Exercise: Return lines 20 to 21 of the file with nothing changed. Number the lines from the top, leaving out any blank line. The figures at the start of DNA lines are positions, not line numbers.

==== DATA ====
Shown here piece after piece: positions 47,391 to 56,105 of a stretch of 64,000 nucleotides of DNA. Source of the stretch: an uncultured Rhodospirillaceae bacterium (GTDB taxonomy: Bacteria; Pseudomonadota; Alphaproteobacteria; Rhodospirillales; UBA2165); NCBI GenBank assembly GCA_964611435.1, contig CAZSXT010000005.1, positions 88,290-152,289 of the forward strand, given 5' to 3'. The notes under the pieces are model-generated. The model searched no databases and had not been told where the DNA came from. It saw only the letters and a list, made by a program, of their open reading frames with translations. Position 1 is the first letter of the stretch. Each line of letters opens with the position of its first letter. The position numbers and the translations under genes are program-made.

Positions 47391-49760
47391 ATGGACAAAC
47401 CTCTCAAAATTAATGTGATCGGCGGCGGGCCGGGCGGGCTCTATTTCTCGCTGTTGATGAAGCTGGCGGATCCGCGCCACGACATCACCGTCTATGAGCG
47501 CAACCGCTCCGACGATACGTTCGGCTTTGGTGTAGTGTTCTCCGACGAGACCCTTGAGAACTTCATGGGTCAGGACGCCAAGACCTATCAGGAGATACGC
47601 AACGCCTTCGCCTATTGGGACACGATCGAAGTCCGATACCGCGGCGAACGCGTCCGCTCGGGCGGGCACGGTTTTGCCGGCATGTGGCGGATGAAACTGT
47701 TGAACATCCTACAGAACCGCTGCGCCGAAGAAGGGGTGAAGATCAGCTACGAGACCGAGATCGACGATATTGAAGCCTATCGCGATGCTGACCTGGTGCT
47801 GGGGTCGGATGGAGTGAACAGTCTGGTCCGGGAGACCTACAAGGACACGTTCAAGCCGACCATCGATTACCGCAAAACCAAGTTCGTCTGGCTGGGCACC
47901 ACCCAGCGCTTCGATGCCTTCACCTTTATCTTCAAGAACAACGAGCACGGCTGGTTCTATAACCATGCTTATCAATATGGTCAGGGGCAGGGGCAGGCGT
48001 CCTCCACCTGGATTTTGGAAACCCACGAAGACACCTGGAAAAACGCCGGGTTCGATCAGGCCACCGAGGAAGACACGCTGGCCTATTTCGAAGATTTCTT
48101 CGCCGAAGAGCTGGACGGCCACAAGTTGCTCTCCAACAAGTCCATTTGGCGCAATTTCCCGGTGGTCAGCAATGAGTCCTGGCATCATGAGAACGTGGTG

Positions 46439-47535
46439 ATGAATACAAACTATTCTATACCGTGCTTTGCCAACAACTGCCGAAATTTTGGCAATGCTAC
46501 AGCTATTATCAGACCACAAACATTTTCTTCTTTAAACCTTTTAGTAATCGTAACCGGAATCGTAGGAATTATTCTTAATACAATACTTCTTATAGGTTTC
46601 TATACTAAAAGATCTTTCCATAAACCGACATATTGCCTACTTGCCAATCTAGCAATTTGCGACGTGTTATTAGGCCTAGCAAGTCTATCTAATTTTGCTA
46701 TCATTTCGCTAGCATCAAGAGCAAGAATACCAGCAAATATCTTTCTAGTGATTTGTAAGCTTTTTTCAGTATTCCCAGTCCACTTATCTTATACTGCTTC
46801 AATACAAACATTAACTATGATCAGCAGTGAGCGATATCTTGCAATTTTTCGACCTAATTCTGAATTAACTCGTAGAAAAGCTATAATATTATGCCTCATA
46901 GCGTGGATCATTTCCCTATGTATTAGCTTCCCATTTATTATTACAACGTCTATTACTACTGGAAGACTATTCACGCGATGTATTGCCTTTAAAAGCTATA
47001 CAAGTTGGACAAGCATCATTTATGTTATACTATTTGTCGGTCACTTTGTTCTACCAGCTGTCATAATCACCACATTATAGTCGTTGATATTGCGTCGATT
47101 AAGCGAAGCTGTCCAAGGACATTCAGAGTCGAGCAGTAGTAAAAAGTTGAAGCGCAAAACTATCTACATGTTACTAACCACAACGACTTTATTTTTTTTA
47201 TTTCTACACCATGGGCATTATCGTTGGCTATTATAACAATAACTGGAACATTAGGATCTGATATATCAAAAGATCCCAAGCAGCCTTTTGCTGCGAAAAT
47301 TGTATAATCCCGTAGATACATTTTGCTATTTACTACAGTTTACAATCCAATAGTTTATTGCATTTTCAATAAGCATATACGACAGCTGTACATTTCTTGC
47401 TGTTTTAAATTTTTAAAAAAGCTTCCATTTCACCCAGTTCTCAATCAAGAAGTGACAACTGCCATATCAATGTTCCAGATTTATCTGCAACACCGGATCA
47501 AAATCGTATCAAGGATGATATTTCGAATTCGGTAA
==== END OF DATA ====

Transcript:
47101 AAGCGAAGCTGTCCAAGGACATTCAGAGTCGAGCAGTAGTAAAAAGTTGAAGCGCAAAACTATCTACATGTTACTAACCACAACGACTTTATTTTTTTTA
47201 TTTCTACACCATGGGCATTATCGTTGGCTATTATAACAATAACTGGAACATTAGGATCTGATATATCAAAAGATCCCAAGCAGCCTTTTGCTGCGAAAAT